The deep web is all content online that isn’t part of the surface web; pages that aren’t indexed by standard search engines like Bing or Google. If you simply use Google to search for deep web content, you’ll get no results. Most of this deep web information is uninteresting and consists of data that is hidden behind a password or paywall. Some engines, like Dogpile, will even show deep web search results, but most of these types of engines have been acquired by bigger entities and are shut down or are defunct.

The dark web is generally a subset of the deep web. Dark web sites aren't indexed by ordinary search engines on the surface web either because they require special tools to access.

What is the dark web used for?

The dark web is a mixed bag. Though it has some legitimate uses, it can also be used for more nefarious or illegal purposes. For more detailed information about what you might find there, check out our dark web case study, where you can find out how much stolen data is sold for, among other things.

Some of the things you’ll find on the dark web include:

  • A site that stores scientific papers any user can access for free;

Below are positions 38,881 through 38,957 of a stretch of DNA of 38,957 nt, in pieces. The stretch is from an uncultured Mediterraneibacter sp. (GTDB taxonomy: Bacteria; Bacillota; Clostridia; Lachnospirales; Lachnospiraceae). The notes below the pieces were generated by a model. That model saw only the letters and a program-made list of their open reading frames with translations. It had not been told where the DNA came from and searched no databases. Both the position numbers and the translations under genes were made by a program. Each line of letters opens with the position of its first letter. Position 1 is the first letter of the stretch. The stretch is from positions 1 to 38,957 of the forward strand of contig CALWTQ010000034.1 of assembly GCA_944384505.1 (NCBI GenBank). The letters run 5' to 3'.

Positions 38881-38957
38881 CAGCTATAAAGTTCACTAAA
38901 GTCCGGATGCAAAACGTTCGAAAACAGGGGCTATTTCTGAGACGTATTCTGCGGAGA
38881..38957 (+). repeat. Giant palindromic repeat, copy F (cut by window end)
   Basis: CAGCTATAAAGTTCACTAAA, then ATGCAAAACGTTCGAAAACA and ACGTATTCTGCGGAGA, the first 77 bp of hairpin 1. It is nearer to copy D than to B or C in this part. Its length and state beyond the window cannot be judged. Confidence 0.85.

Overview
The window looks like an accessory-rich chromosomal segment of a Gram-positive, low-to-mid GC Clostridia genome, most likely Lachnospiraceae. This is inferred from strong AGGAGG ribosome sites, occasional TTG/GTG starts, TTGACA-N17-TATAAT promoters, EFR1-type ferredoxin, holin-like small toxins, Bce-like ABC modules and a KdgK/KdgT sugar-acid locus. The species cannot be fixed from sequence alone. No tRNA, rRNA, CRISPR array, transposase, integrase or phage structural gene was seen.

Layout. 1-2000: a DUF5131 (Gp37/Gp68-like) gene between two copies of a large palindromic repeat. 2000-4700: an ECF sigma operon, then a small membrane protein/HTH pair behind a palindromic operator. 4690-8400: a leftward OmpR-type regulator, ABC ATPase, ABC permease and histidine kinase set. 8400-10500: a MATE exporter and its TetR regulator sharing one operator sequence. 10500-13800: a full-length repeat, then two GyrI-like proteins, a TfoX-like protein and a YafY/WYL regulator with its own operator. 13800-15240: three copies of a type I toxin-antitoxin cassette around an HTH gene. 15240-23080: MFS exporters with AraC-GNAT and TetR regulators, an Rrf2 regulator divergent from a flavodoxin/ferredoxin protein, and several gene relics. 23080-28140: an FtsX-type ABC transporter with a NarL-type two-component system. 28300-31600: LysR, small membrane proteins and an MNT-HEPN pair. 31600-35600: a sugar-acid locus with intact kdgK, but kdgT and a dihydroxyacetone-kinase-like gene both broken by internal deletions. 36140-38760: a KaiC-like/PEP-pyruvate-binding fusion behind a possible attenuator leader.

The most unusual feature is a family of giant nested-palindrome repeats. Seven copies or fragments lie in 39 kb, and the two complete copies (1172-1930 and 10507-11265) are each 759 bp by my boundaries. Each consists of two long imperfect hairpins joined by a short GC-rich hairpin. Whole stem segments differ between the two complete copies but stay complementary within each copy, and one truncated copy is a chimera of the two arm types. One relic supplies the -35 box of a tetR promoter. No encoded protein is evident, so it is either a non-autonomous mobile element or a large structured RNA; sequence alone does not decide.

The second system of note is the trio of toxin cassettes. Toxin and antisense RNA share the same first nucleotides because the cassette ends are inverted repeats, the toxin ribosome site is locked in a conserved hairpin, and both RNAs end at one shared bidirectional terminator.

• News networks unaffiliated with political parties or agendas;
  • Forums where you can discuss anything from psychic powers to UFOs;
  • Online libraries containing books and comics;

Unfortunately, the promise of encrypted online activity opens up avenues for illegal activity. Here are some of the illegal conduct criminals get up to on the dark web:

  • Discussing and sharing material connected with unlawful actions;
  • Selling drugs and other illicit materials;
  • Selling weapons;
  • Selling stolen credit/banking information;
  • Procuring illegal services.

So is the dark web illegal? In most countries, it isn't. It can be used in legal or illegal ways, just like the regular internet – it simply depends on who's using it and what they're doing with it.

How dangerous is the dark web?

There are many threats and illegal activities that are associated with this the dark web, and earn it a reputation as a dangerous part of the internet.

Malicious software